Object Title

Sword (katana)

Sword (katana)



Object Number



Presented by a private donor, 10 July 2002. Formerly part of the collection of her husband.

Physical Description


The blade is shinogi zukuri with a torii zori, considerable fumbari and a tang that tends to 'kick upwards' in the ancient manner. The whole impression is one of supreme grace. The hada is classic Gassan ayasugi which dominates the chu suguba hamon to the extent that the nioi deki is not really visible except in the boshi where it develops into sunagashi and a ko maru shape with a modest kaeri. The tang is long, tapered and curved, with kesho yasuri and a kurijiri end. There is a scuff mark in the monouchi on the ura side of the blade.


Dimensions: The nagasa is 689 mm, the sori being 19 mm and the length of the tang being 183 mm. The width of the blade at the machi is 31 mm, that at the yokote being 18 mm and the length of the kissaki being 27 mm. The length of the hilt is 262 mm, that of the scabbard being 784 mm. Weight: blade 0.72 kg, shirasaya 0.35 kg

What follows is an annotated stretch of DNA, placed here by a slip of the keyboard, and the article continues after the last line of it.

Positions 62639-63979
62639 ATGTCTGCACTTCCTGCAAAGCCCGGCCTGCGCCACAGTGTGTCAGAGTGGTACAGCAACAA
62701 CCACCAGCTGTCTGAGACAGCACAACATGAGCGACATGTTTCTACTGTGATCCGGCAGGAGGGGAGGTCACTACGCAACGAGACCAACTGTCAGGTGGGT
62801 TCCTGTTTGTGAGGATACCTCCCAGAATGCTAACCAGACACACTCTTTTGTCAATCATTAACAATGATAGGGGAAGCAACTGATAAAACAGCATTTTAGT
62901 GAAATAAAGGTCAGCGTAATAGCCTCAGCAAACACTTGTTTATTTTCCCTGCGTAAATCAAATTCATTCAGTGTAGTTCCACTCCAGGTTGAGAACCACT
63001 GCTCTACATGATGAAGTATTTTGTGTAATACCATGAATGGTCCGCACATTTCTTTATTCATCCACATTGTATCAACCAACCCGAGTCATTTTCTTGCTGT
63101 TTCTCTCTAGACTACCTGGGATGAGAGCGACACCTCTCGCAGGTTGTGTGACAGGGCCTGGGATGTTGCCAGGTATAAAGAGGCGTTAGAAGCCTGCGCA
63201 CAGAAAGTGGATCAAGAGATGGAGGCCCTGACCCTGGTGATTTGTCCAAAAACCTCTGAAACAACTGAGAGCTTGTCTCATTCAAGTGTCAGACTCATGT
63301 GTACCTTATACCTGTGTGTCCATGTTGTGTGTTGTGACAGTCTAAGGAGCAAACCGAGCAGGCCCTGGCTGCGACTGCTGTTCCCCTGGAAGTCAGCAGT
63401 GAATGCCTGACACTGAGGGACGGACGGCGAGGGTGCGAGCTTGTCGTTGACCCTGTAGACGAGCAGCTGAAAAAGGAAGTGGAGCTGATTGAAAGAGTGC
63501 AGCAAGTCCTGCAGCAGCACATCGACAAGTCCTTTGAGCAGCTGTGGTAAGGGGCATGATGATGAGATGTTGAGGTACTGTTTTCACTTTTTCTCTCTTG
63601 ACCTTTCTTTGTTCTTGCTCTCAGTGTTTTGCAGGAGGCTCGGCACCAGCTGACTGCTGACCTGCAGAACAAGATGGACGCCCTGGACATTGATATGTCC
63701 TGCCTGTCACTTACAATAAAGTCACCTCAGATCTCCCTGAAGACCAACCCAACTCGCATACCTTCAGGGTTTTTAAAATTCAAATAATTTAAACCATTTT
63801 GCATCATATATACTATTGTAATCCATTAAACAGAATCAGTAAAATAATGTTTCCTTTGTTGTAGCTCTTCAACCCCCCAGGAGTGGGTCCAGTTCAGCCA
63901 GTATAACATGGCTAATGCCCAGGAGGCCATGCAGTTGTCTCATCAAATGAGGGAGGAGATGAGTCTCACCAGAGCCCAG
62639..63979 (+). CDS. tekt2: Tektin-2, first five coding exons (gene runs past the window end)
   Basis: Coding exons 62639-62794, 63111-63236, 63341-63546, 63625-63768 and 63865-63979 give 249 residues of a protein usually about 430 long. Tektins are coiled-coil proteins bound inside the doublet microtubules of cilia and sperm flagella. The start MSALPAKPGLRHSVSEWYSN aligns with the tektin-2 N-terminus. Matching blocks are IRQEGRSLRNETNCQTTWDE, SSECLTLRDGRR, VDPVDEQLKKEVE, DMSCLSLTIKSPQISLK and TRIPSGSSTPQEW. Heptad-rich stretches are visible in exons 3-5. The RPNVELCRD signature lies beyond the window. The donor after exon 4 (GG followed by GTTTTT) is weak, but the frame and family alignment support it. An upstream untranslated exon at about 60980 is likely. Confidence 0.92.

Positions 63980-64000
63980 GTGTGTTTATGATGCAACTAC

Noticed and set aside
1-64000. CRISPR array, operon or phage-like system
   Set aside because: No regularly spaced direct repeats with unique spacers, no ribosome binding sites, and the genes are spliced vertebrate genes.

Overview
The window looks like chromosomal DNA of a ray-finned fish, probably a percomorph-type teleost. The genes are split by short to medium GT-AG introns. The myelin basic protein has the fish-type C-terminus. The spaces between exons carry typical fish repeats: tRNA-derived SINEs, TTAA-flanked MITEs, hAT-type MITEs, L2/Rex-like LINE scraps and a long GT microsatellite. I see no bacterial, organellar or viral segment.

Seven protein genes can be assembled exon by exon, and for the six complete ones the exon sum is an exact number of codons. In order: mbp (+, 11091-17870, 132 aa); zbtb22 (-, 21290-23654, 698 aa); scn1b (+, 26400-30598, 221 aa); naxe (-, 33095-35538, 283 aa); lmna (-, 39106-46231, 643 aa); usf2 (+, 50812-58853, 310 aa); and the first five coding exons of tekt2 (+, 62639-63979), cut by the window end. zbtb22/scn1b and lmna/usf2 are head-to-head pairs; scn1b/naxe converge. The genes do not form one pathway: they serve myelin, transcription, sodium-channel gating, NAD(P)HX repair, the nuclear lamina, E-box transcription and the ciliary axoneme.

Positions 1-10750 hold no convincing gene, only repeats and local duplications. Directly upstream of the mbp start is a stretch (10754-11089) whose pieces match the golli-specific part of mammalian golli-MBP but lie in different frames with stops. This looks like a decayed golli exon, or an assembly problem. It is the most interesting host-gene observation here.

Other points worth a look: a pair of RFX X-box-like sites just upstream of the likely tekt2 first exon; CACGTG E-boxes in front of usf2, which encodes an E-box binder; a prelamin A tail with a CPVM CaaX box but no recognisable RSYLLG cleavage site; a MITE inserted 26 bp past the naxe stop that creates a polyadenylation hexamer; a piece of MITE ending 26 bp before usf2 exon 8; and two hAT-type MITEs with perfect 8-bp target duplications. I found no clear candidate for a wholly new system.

Inscriptions and Marks

The blade is dated on the omote Showa 8th year 12th month a lucky day. The main signature reads Osaka ju nin Gassan Sadakatsu kinsaku followed by a kao. On the reverse it reads Kotaishi denka gotanjo kinen - to commemorate the birth of the Crown Prince (subsequently the Emperor Akihito)


Places Japan

Bibliographic References

I Bottomley, An introduction to Japanese swords, Leeds, 2008: 15


Gassan SadaKatsu was the son of Gassan Sadakazu who saw the abandonment of sword wearing but continued his craft, despite the difficulties, until regonised by the Emperor Meiji and given remit to make swords for the Imperial household. Sadakatsu has here reverted back to a pure Gassan style of blade and produced a great work with superb ayasugi hada. About 1930, a dealer called Nagahara of Osaka produced a book called 'Nippon Toh' (copy in the library) advertising swords by Sadakatsu and obviously aimed at Europeans and Amwericans. In it is a list of the more important blades made by Sadakatzu up to 1929. A long sword blade mounted as a court tachi in gilded silver cost then £200. Alternatively a prospective buyer could buy a tanto blade in the Gassan tradition, in shirasaya, for £30 or in the Soshu tradition for £55 - to judge the quality of the forging.
27.11.2015 - shirasaya in fabric bag in TOL Lanthorn Tower- 2-54 on top of unit. BC